UN chief Antonio Guterres, glaciers, water scarcity, Himalayan rivers, UN Water Conference
In his latest report, Guterres has urged India to implement the remaining measures identified in consultation with his special representative and the United Nations | File Image

Rising sea levels can lead to mass exodus of entire populations on biblical scale: UN chief

Describing rising seas as “sinking futures”, the United Nations secretary general, Antonio Guterres warned that at the rate sea levels are rising across the world, we could very well witness “a mass exodus of entire populations on a biblical scale”.

Listing the consequences of rising sea levels, he added, low-lying communities and entire countries could disappear forever. Pointing out that the coastlines of some countries have already experienced triple the average rate of sea level rise, Guterres added that the danger is especially serious for nearly 900 million people who live in coastal zones at low elevations — that works out to be one out of ten people on earth.

Addressing the UN Security Council debate on the implications of rising sea levels on international peace and security, Guterres zeroed in on climate crisis as the root cause of the rising seas.

Climate crisis, the root cause of rising seas

Stating that first – we must address the root cause of rising seas, the climate crisis, he pointed out that our world is hurtling past the 1.5-degree warming limit that a livable future requires. And combined with present policies, the world is careening towards 2.8 degrees warming limit –which will be nothing short of “a death sentence for vulnerable countries”, Guterres said.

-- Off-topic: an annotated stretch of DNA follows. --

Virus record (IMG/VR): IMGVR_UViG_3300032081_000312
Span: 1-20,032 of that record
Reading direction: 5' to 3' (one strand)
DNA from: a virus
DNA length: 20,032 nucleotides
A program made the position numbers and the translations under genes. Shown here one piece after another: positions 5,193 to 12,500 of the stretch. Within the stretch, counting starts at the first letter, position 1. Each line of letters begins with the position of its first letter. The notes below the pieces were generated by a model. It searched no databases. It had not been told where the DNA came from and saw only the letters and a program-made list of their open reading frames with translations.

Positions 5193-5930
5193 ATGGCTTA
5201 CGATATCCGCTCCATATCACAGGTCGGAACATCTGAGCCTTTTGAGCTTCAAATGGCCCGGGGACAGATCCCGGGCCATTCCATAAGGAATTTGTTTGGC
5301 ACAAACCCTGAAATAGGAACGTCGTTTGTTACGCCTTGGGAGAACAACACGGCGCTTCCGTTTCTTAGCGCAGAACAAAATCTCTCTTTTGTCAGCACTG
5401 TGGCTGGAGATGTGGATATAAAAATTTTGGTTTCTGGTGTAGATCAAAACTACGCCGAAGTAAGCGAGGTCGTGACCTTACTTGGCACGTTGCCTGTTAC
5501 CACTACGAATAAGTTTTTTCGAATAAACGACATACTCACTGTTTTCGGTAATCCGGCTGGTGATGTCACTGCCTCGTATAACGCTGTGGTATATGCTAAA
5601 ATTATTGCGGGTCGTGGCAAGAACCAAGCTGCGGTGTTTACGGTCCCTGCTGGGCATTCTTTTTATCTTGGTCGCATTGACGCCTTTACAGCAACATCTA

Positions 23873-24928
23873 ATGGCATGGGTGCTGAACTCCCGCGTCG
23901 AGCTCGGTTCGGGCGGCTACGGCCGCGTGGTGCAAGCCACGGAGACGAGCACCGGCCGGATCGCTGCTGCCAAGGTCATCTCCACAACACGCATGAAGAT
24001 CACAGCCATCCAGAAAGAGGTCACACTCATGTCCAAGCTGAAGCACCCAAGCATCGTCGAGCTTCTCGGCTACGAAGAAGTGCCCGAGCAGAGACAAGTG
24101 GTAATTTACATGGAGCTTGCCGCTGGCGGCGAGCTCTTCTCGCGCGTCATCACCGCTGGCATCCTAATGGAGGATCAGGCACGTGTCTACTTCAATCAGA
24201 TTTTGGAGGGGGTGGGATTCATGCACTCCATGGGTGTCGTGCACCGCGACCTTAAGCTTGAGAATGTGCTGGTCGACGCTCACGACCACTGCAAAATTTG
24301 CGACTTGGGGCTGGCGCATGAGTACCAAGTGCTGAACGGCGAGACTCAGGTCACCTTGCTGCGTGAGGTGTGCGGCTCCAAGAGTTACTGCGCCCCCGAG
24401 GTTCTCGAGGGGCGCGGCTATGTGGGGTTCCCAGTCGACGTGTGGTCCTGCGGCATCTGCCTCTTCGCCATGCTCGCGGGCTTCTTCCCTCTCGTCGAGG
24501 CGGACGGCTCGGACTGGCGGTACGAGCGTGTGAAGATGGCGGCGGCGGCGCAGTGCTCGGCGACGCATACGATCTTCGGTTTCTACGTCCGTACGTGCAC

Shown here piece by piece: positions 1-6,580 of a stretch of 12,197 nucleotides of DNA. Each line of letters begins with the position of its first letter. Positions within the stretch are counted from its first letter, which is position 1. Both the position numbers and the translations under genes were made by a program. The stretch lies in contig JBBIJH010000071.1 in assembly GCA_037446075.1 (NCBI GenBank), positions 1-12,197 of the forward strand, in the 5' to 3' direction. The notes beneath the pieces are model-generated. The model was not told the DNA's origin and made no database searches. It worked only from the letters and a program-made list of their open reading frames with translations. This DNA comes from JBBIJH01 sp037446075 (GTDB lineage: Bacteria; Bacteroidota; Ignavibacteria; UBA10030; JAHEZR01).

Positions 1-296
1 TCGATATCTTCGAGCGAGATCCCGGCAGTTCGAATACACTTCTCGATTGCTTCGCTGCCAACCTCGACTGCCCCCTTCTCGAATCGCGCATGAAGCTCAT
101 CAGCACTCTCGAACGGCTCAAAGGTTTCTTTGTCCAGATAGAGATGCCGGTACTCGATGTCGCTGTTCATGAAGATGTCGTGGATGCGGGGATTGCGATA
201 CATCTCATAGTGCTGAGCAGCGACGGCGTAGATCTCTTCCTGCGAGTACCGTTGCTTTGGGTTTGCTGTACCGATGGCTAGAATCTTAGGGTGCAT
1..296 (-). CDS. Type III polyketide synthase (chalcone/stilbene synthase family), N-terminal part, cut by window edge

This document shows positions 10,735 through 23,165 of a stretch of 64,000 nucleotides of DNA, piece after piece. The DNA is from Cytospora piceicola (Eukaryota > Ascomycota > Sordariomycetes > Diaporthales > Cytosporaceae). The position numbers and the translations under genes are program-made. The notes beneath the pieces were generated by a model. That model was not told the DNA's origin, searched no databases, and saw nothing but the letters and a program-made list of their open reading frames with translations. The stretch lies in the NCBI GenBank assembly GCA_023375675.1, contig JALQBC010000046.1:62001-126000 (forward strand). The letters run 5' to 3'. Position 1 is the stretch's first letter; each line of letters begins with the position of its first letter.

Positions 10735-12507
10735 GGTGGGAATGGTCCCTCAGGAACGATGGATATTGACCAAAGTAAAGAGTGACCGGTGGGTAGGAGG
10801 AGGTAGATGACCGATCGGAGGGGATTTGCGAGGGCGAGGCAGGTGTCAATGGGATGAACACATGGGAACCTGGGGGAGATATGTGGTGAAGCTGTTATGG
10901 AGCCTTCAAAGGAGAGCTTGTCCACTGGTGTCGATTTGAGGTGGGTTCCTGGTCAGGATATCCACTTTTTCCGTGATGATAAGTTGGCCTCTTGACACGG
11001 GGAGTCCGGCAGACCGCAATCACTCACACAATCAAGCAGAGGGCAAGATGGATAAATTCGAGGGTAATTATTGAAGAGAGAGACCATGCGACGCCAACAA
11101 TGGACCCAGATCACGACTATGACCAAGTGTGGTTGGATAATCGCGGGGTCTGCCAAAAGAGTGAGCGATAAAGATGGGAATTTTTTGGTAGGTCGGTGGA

Last year, a report released by the UN’s World Meteorological Organisation showed that the last eight years were on track to be the eight warmest on record.

The global ocean has warmed faster over the past century than at any time in the past 11,000 years.

Also read: Limiting global warming to 1.5 degrees not possible now: Report

As every fraction of a degree counts, if temperatures rise by 2 degrees, that level rise could double, he said, adding that under any scenario, countries like Bangladesh, China, India and the Netherlands are all at risk. The mega-cities on every continent that he named which will face serious impacts were Lagos, Maputo, Bangkok, Dhaka, Jakarta, Mumbai, Shanghai, Copenhagen, London, Los Angeles, New York, Buenos Aires and Santiago.

Further, Guterres said, “I have seen with my own eyes how people in Small Island Developing States in the Western Pacific are facing sea-rise levels up to four times the global average.” And, also cited the example of how Himalayan melts have worsened flooding in Pakistan.

But as these glaciers recede over the coming decades, over time, the Indus, Ganges and Brahmaputra rivers will shrink, he warned, adding that rising sea levels combined with a deep intrusion of saltwater will make large parts of their huge deltas simply uninhabitable.

Also read: Global warming: Why each fractional degree change matters

Reduce emissions and ensure climate justice

Taking this dismal scenario into account, Guterres said that there is an urgent need for a more concerted action to reduce emissions and ensure climate justice.

Developing countries should step up and must garner the resources to adapt and build resilience against climate disaster. Among other things, this means delivering on the loss and damage fund, making good on the $100-billion climate finance commitment to developing countries, doubling adaptation finance, and leveraging massive private financing at a reasonable cost, he suggested.

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